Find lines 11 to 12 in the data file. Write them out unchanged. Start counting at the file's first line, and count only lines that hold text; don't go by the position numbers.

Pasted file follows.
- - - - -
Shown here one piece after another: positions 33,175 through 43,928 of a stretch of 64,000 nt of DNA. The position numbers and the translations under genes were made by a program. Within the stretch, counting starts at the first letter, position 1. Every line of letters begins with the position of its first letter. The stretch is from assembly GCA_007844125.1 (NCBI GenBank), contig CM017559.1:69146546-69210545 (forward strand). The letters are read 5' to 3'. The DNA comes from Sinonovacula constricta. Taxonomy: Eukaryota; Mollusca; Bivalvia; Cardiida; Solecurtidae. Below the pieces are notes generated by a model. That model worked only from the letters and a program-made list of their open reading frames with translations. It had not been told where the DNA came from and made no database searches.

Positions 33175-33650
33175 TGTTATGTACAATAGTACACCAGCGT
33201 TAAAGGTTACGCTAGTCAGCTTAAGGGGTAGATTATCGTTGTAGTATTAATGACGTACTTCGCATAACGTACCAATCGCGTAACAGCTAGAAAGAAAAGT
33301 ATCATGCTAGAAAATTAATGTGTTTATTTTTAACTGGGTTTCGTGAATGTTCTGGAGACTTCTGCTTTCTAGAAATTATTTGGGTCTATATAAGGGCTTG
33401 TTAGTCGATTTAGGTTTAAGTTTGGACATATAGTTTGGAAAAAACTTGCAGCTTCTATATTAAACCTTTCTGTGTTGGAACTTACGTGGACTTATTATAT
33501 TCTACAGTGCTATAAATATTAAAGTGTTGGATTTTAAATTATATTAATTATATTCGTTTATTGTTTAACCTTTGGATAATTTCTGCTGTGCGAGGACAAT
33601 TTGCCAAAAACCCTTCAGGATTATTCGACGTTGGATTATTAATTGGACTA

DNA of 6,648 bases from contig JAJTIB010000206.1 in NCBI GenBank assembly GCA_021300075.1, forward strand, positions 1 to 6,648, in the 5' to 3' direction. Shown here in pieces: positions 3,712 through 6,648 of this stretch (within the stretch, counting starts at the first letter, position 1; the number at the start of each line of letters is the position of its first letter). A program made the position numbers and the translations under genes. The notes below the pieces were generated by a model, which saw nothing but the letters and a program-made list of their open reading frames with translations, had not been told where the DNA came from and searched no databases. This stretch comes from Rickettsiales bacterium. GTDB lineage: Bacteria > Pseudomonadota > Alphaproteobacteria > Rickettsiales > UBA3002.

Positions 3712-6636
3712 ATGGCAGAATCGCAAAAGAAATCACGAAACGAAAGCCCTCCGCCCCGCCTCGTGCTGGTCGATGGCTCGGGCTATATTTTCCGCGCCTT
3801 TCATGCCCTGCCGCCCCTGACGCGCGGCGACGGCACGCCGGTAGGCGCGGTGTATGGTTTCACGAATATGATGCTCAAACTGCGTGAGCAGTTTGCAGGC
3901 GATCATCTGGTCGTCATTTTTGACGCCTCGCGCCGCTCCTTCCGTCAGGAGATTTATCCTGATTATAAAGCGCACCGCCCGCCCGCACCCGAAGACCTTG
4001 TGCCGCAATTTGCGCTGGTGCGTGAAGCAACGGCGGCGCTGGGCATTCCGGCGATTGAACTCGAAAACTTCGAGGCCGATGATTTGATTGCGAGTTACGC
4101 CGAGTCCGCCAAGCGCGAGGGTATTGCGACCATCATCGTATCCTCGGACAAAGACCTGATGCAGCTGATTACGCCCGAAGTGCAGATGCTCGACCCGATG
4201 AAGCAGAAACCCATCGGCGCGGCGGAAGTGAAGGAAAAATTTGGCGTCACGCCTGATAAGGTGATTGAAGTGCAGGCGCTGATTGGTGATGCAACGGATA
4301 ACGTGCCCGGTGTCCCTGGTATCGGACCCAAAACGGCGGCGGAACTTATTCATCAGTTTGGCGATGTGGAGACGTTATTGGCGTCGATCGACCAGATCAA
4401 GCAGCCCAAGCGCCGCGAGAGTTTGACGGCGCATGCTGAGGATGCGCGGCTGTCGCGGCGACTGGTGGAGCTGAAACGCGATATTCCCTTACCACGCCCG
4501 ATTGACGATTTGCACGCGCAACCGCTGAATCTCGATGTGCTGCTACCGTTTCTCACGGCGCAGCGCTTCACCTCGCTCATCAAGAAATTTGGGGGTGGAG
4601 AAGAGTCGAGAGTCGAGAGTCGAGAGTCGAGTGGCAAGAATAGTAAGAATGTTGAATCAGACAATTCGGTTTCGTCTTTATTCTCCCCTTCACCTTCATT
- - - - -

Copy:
3712 ATGGCAGAATCGCAAAAGAAATCACGAAACGAAAGCCCTCCGCCCCGCCTCGTGCTGGTCGATGGCTCGGGCTATATTTTCCGCGCCTT
3801 TCATGCCCTGCCGCCCCTGACGCGCGGCGACGGCACGCCGGTAGGCGCGGTGTATGGTTTCACGAATATGATGCTCAAACTGCGTGAGCAGTTTGCAGGC